Physical Asset Protection (PAP)
Understanding physical security, physical protection systems, and identifying threats and vulnerabilities is required knowledge when conducting a risk, threat, and vulnerability assessment. The Physical Asset Protection Standard utilizes a management systems approach to assist organizations in designing, implementing, monitoring, evaluating, and maintaining a physical asset protection (PAP) program. It also provides guidance on identifying, applying, and managing physical protection systems (PPS) to safeguard an organization’s assets (e.g., people, property, and information).
Annex A of the PAP Standard provides guidance on security convergence, Crime Prevention Through Environmental Design (CPTED), site hardening, security lighting, physical barriers, intrusion detection systems, physical entry, and access control, video systems, alarms, communications, display, and security personnel.
The above information will not make you an expert practitioner but will undoubtedly provide you with the fundamental knowledge needed to manage risk, threat, and vulnerability assessments.
The practice of physical security requires a considerable amount of knowledge and expertise. The PAP Standard provides an in-depth overview, but practitioners may want greater knowledge and should seek out board certification as a Physical Security Professional (PSP).
The need for adaptable and flexible business continuity programs has been made apparent with the global response to the COVID-19 pandemic. Prepared enterprises demonstrated the ability to continue in the face of adversity with changed business models. Others, who were unprepared, could not adapt and failed.
Business continuity should be considered as a part of a comprehensive CIKR program. The practice of business continuity ensures the resilience of the enterprise and its ability to adapt to change in adverse situations. It also ensures that the critical operations required to keep an enterprise running continue to operate during events when critical dependencies required for operations are disrupted. The Business Continuity Management Guideline specifies steps that an organization can take to establish a business continuity management program to effectively manage a disruptive event with the potential to impact an organization’s ability to survive. It also outlines actions to help ensure continued viability.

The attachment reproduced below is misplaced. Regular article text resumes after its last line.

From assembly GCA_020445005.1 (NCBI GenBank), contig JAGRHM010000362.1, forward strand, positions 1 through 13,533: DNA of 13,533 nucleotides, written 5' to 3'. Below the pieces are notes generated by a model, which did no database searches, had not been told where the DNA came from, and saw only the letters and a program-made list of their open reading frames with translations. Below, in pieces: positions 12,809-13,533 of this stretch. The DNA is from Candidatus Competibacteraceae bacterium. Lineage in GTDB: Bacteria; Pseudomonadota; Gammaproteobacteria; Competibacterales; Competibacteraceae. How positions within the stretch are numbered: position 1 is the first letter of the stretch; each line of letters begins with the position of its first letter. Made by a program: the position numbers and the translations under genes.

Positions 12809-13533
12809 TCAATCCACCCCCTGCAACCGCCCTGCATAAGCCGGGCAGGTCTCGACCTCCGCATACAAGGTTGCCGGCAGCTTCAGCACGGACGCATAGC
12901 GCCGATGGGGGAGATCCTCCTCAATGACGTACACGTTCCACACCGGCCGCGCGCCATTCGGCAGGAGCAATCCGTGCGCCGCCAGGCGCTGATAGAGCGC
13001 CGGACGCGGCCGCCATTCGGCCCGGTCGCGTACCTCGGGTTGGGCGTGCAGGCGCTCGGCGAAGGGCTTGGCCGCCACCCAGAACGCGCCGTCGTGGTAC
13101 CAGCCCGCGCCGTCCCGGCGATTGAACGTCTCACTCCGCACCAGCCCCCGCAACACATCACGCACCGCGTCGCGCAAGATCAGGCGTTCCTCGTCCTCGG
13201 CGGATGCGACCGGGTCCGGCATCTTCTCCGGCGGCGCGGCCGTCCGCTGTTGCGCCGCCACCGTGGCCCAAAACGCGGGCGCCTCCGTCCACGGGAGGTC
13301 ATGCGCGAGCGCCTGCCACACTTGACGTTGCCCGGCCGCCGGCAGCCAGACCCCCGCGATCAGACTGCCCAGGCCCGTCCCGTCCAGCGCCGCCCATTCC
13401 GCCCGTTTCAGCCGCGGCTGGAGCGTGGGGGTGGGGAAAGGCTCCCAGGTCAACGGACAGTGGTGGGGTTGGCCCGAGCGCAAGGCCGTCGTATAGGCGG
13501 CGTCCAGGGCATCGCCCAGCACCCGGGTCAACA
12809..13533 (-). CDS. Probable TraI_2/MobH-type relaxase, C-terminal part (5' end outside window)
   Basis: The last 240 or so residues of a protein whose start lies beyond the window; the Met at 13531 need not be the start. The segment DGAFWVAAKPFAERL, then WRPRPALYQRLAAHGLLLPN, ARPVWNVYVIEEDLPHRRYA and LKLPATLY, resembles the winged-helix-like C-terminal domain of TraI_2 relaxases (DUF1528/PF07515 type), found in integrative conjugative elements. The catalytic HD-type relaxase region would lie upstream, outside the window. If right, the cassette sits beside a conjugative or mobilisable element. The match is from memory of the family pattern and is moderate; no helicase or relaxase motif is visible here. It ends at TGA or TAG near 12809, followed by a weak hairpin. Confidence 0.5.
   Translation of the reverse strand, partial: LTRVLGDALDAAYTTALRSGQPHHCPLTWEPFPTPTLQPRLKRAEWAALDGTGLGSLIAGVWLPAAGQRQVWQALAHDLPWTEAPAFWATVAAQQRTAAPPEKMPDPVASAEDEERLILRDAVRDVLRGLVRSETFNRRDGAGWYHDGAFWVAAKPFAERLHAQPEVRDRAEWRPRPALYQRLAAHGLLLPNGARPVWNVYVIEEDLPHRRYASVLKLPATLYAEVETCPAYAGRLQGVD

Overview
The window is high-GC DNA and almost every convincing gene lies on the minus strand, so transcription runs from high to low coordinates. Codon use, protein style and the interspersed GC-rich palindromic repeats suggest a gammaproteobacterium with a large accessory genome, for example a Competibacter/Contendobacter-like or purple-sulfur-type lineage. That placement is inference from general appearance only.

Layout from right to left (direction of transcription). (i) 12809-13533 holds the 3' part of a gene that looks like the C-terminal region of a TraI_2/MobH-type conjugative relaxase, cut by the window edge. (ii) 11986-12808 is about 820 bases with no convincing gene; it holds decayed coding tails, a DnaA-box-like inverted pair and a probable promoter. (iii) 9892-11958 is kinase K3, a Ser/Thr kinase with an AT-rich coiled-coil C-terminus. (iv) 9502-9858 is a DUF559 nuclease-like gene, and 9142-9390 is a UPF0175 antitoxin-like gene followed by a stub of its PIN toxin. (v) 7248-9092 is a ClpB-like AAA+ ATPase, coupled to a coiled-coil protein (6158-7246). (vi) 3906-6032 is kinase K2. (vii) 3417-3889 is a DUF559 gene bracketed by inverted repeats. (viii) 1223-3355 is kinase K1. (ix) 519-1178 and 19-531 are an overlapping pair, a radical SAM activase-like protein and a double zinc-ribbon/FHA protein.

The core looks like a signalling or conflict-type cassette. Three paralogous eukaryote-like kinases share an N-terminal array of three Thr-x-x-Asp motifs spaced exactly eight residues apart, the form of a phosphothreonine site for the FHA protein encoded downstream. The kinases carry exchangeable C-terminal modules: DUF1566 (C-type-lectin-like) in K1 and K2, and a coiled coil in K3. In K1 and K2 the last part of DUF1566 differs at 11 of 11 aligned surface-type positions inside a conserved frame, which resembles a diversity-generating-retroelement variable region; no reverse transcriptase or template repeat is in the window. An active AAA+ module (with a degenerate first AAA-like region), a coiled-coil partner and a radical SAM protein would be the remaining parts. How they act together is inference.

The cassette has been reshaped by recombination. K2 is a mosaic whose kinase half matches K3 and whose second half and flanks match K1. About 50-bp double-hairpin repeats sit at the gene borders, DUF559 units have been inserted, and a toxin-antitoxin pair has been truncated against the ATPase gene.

In simple terms, business continuity is the enterprise’s ability to carry out its everyday activities and functions in the face of adversity. Some potential events could be a pandemic, a business crisis, natural disasters, or workplace violence.
There are two principal processes within the practice of business continuity that impact critical infrastructure protection and the continued longevity of the business. They are a Business Impact Analysis (BIA) and a Business Continuity Plan (BCP). Business impact analysis is a process to help plan for the inevitability of consequences and their cost. It’s another aspect to consider when addressing risk.
We use business impact analysis to predict the consequences of disruptions to a business, its processes, and systems by collecting relevant data, develop strategies to create a resilient enterprise in the case of an emergency or disaster.
A BCP is an ongoing process supported by senior management and funded to ensure that the necessary steps are taken to identify the impact of potential losses, maintain viable recovery strategies and plans, and ensure the continuity of operations through personnel training, plan testing, and maintenance.
To be concise, the BCP addresses the plans, policies, procedures, resources, and training utilized when confronted with adversity to ensure the continued resilience and longevity of the business.
Critical infrastructure protection is an in-depth study and a subject on to itself. In application, it can be very complex with many moving parts. Through ASIS International and our Standards and Guidelines, we can provide security practitioners with a road map for success. The journey can be long and arduous, and nobody said it would be easy. What is important is that we keep the end goal of a resilient enterprise in mind, ensure we are adding value to our respective enterprises, and celebrate our successes along the way as we achieve each milestone.
Jeffrey A. Slotnick, CPP, PSP, is president of Setracon Enterprise Security Risk Management Services Inc. He is a trusted advisor, leader, risk consultant, ESRM advocate, security management professional, physical security specialist, Quality Management professional, public speaker, author, and media consultant. Slotnick is a senior regional vice president for ASIS International, faculty advisor for the University of Phoenix Bachelor of Science in Cyber Security and Security Management Degree Program, and a 20 year reserve law enforcement officer for the City of Centralia, Washington.